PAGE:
17 May: MPs take up unions’ call for the £60,000 death-in-service payments to be extended to transport workers, and 42 MPs also call for greater PPE for hundreds of thousands of transport workers helping people to return to work, as official statistics suggest they are more at risk than care workers. (Guardian, 17 May 2020)

18 May: An unpublished study by Public Health England revealed in April that agency care staff, generally low-paid and often on zero-hours contracts, spread the virus as they travelled between care homes, but was only shared with care homes last week, the Guardian discloses. (Guardian, 18 May 2020)

ASYLUM, MIGRATION AND CITIZENSHIP

ASYLUM AND MIGRANT RIGHTS

7 May: The Joint Council for the Welfare of Immigrants publishes a report, Families on the Frontline, revealing a recent surge of over 7,000 enquiries from families with insecure immigration status, including many key workers, facing fears of separation due to not meeting the Home Office’s income threshold to qualify for the right to a family life in the UK. Read the report here. (Guardian, 7 May 2020)

7 May: In the High Court, lawyers for an eight-year-old boy win a ruling that the imposition of the ‘no recourse to public funds’ (NRPF) condition on migrants on the ten-year route to settlement is unlawful, as it increases the risk of families becoming destitute and heightened public health risks by forcing people into overcrowded accommodation or on to the streets. (Guardian; Electronic Immigration Network, 7 May 2020)

11 May: Fifty vulnerable refugees and asylum seekers finally land in Britain from Greece to be reunited with family members, after months of campaigning by refugee rights group Safe Passage, and Lord Dubs, among others. (Ekathimerini; Guardian, 11 May 2020)

12 May: The Portuguese government says it will take 500 unaccompanied children from Greece after Covid-19 restrictions end, and aims to take ten percent of all the unaccompanied migrant children there. It also says it will register as Portuguese citizens all children of migrants living in Portugal for a year. (Are You Syrious, 13 May 2020)

13 May: The Italian government passes legislation granting temporary regularisation to agricultural and domestic migrant workers. Under the regularisation workers will be granted an ‘adequate level of health care’ to face the Covid-19 crisis. (The Local, 14 May 2020)

14 May: A 34-year-old Moroccan woman, homeless since losing her job as a domestic worker after reporting her employer to the authorities, is found dead in a Red Cross homeless shelter in Melilla. (Morocco World News, 15 May 2020)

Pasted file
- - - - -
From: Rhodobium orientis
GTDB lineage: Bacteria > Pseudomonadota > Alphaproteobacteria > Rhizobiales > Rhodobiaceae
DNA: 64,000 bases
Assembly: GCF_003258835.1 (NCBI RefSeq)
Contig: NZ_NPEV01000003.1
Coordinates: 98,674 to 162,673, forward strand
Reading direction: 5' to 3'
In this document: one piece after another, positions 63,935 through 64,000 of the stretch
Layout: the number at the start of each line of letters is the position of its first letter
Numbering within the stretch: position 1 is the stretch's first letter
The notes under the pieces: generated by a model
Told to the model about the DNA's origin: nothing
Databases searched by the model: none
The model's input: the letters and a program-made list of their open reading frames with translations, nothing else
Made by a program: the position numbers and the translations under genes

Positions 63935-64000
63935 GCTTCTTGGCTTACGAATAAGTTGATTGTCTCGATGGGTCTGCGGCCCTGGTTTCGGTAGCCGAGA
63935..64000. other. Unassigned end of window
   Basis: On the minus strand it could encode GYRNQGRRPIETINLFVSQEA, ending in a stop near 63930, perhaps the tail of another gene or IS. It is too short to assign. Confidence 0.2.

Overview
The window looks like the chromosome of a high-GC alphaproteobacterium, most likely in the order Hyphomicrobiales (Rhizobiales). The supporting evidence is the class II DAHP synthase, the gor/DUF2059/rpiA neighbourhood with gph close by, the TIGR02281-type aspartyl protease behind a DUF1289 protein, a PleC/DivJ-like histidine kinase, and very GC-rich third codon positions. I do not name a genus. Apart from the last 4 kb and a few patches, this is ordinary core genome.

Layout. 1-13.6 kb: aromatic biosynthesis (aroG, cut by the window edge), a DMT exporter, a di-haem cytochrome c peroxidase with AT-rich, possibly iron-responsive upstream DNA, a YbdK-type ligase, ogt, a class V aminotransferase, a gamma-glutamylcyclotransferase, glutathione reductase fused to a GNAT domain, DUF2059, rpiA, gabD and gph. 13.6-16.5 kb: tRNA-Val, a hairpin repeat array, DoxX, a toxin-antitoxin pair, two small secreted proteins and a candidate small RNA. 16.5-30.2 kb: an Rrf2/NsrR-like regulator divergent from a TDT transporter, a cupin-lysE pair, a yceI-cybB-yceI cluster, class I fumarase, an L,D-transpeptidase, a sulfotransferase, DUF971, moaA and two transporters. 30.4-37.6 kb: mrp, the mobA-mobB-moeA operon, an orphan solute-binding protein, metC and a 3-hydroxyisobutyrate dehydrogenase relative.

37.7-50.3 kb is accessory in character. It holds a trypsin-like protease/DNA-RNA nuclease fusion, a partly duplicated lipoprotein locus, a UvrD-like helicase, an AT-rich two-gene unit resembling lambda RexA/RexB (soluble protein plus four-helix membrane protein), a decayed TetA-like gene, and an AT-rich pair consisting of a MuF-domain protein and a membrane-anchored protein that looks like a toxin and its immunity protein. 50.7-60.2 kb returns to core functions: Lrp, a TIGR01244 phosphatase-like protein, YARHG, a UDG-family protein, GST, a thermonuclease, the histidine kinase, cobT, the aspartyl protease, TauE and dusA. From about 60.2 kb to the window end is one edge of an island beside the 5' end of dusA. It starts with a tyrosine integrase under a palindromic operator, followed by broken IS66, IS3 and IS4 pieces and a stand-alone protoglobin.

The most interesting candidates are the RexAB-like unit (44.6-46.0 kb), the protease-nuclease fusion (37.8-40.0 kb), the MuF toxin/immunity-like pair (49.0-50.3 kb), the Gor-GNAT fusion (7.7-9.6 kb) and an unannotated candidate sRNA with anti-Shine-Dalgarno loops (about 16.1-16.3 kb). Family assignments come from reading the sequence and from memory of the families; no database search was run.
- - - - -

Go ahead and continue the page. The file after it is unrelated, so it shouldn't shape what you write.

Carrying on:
15 May: The Moroccan Association for the Integration of Immigrants says many Moroccan minors in Spain are suffering from homelessness and separation from families, living on the streets since the start of the lockdown owing to the shortage of places and resources. (Público, 15 May 2020)

16 May: The Home Office comes under increased pressure to abolish the health surcharge, currently £400 per person per year and due to rise to £625 this year. NHS staff organisations, carers and Labour point to the unfairness of charging for health care frontline staff risking their lives, who already pay UK taxes and national insurance. (Guardian, 16 May 2020)

18 May: The Immigration and Social Security (Coordination) Bill, which removes free movement rights from EU citizens and severely restricts the immigration of ‘unskilled’ workers, passes in the House of Commons despite Labour opposition and recognition that the pandemic has changed public attitudes towards those the government considers ‘unskilled’. (Guardian, 18 May 2020; Independent, 19 May 2020)

19 May: Five days after his case was exposed in the national press, Sierra Leonean teacher Osman Bash Taqi is granted settlement rights after a 28-year battle with the Home Office, who lost his passport. (Guardian, 14, 19 May 2020)

20 May: The GMB union describes as an ‘outrageous scandal’ the exclusion of porters, cleaners, social care staff and other low-paid outsourced workers in the NHS from the Home Office bereavement scheme which grants families of NHS workers indefinite leave to remain in the UK if they die of coronavirus. (Independent, 20 May 2020)

RECEPTION AND DETENTION

6 May: The Home Office is accused of trying to undermine the independence of the judiciary by asking immigration judges to provide written reasons for the large numbers of detainees released on bail since 1 January, which resulted in a reduction by three-quarters of the numbers detained. Detention is only authorised when deportation is imminent. (Guardian, 6 May 2020)

10 May: Lockdown measures in Greek refugee camps are extended to 21 May, despite their relaxation on 11 May for the rest of society. The government does not explain why the measures will continue to be enforced only for the camps. (Al Jazeera, 10 May 2020)

Photo Credit: @no_evictions